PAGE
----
The two frontrunners to become Swale’s new council leader believe a rainbow coalition is the best way forward for the borough.
With 47 seats up for grabs during last Thursday’s election, the results produced another hung council with no majority being formed.
Labour won the most seats with 15, and quickly elected Tim Gibson as the new leader of the Sittingbourne and Sheppey group, with Sheerness councillor Angela Harrison becoming his deputy.
The Conservatives meanwhile ended the day with 12 seats, with the Swale Independents a close third with 11.
The Liberal Democrats and Green Party also took hold of five and three seats respectively.
However, any suggestion of Labour and the Swale Independents forming a joint-coalition has been dismissed by both leaders.
Current council and Alliance leader Mike Baldock says he instead hopes “a wide coalition” of parties will lead Swale again.
Meanwhile Cllr Gibson, who is also a leading contender to take over the position as council head, echoed Cllr Baldock’s words.
The Roman ward representative said: “Of course Roger (Truelove) has stood down as Labour’s Swale leader after some exemplary service, and over the past few days members voted unanimously for me to replace him.
“Being as immersed in the community as I am, I feel like I can unite the other parties and will do my best to have those sort of discussions when the coalition is formed later this month.
“I have also been voted as deputy mayor for Swale, but will of course probably have to relinquish that position should I become leader, as becoming leader of the council is a position I would probably prefer.
“So if that were to happen, my aim is to have talks with all the parties as I hope many can be involved because this serves the community better.
“Some thought the rainbow coalition wouldn’t work four years ago, but I believe it has binded us together as a council.”
In 2019 most of the district’s parties united to prevent the Conservatives from being in power – a choice Cllr Baldock hopes happens again on May 17.
The Swale Independents’ Alliance chief added: “I’m not sure yet how things are going to turn out, as there are benefits to both myself and Tim being council leader, so of course we will have more discussions before whoever is chosen.
“Swale needs to ensure it has all its issues focused on, and that’s why there will be more talks than usual.
“As we are also a committee and not a cabinet system, it’s likely we will remain as a ‘rainbow’ coalition and not become a majority with just Labour and Swale Independents, even though the two parties could do so.
“We will know more about the Greens and Liberal Democrats’ position next week, so there’s certainly a lot to juggle and no requirement for me to continue being leader.
“But I have never seen the role of it as more important than any other role now that we have our new system with more balanced committees.
“The most important thing is that we have a committee system which is good and capable, with the potential for new people to learn the ropes.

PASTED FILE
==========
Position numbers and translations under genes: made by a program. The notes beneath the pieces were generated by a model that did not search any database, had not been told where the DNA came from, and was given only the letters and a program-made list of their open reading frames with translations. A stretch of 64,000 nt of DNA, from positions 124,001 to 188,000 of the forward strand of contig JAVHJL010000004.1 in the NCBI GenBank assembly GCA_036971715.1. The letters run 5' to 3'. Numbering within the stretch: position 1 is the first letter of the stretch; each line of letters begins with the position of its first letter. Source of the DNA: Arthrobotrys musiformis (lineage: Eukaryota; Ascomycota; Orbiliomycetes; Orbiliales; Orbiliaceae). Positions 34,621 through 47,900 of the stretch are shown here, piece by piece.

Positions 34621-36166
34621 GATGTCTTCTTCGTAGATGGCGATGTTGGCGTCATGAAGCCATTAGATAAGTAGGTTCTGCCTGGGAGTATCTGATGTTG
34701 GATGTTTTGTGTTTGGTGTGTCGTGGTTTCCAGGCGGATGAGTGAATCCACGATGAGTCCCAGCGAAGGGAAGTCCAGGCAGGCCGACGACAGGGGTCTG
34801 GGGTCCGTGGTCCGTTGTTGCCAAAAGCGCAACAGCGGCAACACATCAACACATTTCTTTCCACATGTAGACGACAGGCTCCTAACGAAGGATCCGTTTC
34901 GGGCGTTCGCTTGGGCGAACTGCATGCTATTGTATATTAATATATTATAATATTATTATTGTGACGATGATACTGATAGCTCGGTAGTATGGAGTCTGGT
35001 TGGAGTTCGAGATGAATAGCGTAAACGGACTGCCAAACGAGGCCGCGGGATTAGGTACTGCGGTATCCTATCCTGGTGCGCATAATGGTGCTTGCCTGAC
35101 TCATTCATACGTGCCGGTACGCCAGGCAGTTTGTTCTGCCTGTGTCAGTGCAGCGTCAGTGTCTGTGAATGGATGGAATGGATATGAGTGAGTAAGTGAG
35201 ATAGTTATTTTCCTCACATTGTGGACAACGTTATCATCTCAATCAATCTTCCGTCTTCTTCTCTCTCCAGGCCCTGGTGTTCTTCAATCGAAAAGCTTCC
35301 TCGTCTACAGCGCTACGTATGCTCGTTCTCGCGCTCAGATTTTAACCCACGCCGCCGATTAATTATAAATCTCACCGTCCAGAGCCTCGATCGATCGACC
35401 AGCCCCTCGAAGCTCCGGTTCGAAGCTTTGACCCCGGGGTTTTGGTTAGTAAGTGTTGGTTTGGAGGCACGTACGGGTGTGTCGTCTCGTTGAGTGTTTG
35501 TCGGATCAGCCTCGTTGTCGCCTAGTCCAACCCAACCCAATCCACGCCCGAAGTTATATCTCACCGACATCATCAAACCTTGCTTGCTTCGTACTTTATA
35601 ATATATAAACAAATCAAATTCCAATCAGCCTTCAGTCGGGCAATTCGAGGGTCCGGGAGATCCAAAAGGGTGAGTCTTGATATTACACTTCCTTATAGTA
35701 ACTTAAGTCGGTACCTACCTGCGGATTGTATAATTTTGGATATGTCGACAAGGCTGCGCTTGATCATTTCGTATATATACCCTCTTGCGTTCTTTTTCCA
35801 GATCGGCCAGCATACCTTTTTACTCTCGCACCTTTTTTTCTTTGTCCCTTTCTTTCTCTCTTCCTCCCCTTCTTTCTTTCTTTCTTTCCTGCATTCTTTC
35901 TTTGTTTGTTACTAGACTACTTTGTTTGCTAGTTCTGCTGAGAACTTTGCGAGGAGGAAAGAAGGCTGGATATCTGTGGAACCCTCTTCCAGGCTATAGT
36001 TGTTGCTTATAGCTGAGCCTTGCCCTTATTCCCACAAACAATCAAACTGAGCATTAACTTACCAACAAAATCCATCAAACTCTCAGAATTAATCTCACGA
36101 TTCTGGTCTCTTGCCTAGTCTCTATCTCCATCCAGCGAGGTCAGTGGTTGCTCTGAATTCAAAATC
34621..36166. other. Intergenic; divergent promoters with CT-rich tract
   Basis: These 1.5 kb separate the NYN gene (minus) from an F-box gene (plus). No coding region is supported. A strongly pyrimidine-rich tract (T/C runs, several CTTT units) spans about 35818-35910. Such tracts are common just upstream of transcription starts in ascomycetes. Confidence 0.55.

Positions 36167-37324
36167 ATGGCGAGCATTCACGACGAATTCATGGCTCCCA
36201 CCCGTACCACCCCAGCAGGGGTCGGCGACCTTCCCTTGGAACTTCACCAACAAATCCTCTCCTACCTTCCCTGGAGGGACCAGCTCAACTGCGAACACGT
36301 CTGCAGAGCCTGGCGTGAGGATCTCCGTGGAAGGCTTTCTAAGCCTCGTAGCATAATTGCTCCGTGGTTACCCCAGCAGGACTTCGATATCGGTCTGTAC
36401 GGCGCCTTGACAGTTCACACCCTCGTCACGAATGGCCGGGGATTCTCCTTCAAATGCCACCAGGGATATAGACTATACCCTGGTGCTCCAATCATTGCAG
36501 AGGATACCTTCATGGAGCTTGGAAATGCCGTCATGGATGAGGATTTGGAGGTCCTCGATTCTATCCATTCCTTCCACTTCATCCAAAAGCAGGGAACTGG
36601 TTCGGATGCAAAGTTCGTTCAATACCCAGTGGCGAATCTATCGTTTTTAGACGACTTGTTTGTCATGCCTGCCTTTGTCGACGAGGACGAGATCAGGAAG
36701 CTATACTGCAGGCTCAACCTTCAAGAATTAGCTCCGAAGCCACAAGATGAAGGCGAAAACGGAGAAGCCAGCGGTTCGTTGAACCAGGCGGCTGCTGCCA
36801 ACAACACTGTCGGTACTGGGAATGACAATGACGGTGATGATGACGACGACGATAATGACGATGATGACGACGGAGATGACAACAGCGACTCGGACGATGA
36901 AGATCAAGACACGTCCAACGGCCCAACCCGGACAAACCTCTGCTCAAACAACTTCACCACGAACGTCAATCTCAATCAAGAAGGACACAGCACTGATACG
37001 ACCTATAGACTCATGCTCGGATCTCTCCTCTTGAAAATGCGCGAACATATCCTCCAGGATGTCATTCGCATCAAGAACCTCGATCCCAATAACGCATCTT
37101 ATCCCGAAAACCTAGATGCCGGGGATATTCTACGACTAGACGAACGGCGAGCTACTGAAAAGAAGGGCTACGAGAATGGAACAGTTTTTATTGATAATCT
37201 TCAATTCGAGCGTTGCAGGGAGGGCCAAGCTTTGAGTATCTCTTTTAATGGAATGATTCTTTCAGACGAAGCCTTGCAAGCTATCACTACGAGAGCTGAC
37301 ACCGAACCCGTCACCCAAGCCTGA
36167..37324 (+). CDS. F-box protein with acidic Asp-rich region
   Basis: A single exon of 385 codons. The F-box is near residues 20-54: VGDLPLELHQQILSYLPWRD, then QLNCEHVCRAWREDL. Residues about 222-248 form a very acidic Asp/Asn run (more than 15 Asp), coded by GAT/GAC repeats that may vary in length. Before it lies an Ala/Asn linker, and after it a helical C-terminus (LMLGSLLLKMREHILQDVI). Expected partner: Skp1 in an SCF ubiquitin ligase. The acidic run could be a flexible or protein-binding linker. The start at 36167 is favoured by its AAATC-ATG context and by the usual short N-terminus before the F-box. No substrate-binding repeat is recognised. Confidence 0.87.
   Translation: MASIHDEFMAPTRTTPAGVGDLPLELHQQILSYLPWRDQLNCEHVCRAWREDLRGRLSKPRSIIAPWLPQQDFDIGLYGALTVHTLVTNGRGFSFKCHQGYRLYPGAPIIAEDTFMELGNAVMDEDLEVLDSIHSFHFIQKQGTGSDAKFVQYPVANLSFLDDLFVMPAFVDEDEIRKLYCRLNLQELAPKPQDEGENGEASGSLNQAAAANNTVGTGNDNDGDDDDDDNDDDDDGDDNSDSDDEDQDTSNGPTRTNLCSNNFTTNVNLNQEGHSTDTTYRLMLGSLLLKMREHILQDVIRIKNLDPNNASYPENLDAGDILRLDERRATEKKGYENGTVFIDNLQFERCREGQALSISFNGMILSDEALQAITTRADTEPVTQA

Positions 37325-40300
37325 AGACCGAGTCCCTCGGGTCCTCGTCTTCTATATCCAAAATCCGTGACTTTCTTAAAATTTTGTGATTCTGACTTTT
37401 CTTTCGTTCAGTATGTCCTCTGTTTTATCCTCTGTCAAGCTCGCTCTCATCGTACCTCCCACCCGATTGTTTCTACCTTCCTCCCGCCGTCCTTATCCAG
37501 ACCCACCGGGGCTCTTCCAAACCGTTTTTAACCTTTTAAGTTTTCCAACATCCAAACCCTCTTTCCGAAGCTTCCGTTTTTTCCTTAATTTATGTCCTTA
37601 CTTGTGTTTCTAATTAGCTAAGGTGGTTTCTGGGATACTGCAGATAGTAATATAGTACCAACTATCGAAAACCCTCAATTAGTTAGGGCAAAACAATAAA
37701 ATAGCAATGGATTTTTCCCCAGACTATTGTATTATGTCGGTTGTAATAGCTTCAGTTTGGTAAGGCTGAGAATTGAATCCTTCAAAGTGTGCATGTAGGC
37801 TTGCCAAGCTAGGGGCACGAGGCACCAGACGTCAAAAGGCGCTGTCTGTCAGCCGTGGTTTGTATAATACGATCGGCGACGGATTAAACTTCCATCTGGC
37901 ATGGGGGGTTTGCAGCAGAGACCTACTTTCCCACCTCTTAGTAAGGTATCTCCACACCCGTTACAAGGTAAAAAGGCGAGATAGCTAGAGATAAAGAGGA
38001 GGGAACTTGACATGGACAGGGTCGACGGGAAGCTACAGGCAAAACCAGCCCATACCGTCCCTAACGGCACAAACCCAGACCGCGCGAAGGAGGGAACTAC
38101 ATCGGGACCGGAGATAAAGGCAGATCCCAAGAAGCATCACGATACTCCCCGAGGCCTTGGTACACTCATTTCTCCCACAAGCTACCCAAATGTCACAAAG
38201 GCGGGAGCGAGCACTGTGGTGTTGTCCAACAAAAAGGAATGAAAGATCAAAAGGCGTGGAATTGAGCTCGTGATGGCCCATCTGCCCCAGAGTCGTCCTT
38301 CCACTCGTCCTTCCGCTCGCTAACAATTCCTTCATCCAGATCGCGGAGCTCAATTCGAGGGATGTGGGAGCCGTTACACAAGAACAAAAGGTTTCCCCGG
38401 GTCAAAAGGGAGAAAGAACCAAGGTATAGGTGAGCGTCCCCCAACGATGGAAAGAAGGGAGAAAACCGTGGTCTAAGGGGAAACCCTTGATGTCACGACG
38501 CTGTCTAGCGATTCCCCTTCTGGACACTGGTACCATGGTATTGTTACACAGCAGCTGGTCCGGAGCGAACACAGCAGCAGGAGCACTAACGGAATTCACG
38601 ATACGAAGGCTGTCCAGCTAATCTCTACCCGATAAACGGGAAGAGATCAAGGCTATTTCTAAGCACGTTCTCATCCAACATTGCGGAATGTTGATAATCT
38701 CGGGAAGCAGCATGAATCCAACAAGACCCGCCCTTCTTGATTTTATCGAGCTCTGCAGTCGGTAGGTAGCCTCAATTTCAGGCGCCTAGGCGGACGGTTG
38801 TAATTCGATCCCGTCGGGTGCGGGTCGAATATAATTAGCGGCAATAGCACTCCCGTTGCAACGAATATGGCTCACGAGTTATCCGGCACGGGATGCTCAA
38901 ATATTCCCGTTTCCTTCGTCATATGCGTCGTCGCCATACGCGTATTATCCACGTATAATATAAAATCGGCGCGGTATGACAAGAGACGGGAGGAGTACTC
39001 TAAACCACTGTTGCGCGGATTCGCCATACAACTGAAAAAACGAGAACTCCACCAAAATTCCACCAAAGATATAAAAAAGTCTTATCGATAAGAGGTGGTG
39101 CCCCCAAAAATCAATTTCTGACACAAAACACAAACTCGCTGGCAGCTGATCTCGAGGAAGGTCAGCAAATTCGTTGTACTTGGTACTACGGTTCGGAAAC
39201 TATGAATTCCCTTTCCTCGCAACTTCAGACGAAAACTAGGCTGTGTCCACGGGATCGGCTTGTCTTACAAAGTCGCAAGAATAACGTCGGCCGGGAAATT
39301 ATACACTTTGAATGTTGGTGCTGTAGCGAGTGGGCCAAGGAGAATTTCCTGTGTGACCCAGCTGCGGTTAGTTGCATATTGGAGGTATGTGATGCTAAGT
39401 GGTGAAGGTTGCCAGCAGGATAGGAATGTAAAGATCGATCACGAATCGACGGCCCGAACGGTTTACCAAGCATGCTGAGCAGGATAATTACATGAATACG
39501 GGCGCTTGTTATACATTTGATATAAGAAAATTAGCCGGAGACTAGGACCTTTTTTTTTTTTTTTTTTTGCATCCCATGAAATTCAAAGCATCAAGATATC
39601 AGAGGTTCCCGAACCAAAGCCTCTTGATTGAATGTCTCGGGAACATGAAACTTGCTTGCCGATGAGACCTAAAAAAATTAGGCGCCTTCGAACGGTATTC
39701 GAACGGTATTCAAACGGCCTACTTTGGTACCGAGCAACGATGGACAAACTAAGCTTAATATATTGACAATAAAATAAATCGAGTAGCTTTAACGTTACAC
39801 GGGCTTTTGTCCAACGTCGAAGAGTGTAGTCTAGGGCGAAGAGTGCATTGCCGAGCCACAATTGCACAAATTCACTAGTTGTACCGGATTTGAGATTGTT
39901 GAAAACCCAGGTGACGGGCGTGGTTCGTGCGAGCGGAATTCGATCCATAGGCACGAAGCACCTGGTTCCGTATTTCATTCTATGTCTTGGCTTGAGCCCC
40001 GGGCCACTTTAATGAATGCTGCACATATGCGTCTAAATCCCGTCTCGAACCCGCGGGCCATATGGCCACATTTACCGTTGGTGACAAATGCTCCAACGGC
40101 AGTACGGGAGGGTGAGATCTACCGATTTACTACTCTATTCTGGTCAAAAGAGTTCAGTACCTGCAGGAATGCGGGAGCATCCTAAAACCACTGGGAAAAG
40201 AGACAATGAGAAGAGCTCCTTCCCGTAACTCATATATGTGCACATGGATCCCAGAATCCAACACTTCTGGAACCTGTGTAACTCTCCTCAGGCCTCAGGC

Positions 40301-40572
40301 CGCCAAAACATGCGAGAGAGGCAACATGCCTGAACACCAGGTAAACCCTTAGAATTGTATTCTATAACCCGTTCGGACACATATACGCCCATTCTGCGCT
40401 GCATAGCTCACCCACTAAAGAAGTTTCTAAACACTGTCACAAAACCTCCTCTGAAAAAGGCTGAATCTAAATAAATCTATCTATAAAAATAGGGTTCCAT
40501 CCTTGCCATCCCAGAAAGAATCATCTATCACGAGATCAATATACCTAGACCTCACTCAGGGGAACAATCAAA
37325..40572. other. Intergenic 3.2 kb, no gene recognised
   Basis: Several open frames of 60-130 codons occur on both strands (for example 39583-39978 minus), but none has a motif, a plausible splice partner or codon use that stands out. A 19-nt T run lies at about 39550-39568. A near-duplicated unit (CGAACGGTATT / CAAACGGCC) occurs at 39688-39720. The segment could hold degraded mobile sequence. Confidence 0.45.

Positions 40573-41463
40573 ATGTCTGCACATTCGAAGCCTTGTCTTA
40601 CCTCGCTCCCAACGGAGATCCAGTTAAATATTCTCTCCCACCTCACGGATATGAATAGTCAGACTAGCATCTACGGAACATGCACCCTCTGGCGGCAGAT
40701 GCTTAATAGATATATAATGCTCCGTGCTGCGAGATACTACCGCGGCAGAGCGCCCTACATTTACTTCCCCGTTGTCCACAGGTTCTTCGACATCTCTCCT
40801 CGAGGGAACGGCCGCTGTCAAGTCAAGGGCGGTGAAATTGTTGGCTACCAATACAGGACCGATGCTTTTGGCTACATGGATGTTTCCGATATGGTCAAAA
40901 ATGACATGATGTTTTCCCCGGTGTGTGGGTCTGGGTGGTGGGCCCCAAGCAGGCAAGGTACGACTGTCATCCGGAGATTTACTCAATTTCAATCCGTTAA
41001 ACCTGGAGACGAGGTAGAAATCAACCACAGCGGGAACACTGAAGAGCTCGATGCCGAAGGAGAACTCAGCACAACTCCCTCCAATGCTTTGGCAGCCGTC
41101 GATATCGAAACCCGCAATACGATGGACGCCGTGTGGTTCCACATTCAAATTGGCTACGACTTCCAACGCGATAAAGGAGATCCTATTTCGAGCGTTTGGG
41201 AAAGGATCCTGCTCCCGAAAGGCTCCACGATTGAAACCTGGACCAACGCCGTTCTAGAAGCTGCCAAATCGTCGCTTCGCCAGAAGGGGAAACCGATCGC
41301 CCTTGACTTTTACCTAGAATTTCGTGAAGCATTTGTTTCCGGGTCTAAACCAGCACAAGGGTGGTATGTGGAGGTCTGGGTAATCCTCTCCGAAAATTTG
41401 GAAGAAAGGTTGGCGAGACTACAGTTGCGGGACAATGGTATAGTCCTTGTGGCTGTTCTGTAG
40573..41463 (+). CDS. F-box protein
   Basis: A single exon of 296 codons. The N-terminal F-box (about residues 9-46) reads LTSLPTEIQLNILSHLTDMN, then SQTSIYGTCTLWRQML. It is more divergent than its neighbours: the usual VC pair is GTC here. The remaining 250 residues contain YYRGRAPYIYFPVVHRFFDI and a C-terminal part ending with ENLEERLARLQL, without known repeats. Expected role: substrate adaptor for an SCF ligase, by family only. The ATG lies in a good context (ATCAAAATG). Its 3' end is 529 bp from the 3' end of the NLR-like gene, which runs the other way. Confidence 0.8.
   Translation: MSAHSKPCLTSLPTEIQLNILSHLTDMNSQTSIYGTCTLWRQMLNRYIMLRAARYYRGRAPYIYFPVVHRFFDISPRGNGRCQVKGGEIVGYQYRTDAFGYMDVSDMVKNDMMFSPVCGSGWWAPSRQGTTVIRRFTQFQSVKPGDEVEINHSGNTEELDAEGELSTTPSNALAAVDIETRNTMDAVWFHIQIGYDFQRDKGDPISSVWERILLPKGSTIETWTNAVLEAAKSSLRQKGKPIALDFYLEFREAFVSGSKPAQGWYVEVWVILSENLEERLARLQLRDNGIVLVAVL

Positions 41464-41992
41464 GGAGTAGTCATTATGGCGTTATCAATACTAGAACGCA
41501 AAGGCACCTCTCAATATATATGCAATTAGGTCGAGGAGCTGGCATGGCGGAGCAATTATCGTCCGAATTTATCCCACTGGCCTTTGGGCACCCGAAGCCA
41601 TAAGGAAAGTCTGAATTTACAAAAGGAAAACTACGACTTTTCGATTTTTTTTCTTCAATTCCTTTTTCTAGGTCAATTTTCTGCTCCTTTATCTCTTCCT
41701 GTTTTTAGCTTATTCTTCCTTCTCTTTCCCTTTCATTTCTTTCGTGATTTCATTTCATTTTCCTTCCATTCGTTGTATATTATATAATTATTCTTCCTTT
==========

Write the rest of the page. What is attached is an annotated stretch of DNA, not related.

“We have a lot of new councillors following the election on Friday, and so it will be important during the next four years to have people who can win arguments, get things done and have a general understanding – which is key when a number of parties are involved.
“What has happened over the last four years has worked well because each meeting has been discussed on an issue-by-issue basis.
“So I would like a wide coalition if possible again and that’s what I’ll be suggesting, and hopefully we can do another four years of great work for Swale.”
The Sittingbourne and Sheppey Conservatives also moved quickly in choosing a new leader following the surprise defeat of former boss Alan Horton on Friday.
Mr Horton lost his seat in the Hartlip, Newington and Upchurch ward after coming third to Swale Independents pair Chris and Richard Palmer.
Teynham and Lynsted representative Lloyd Bowen will now lead the group following a meeting at their AGM last night (Tuesday), with The Meads councillor James Hunt appointed as his deputy.
Mr Bowen insists the Tory group will support policies they agree with in a bid to avoid partisanship and represent Swale residents more effectively.
He explained: “Despite not winning or gaining a majority, I believe we have a good foundation to help Swale.
“As the new leader, I want to ensure the council works effectively as a whole with agreements and policies, and not oppose issues that would prevent residents from being represented well.
“We are still going to be constructively critical and raise concerns when needed as we need to be both a good opposition and administration.
“Ultimately, time will tell how well things are going to work over the next four years, but more voices should continue to be heard.”
When asked why Cllr Hunt was chosen to be his deputy, Cllr Bowen added: “James has good experience and is a forward-thinking person, and I know that together we are both approachable.
“So whilst we know that we are no longer in the majority, a lot of people still voted for the Conservatives, and that is something which cannot be ignored.
“I am not aware personally of what discussions are happening between other party leaders, so all I can do is focus on delivering in the best way I can for people.”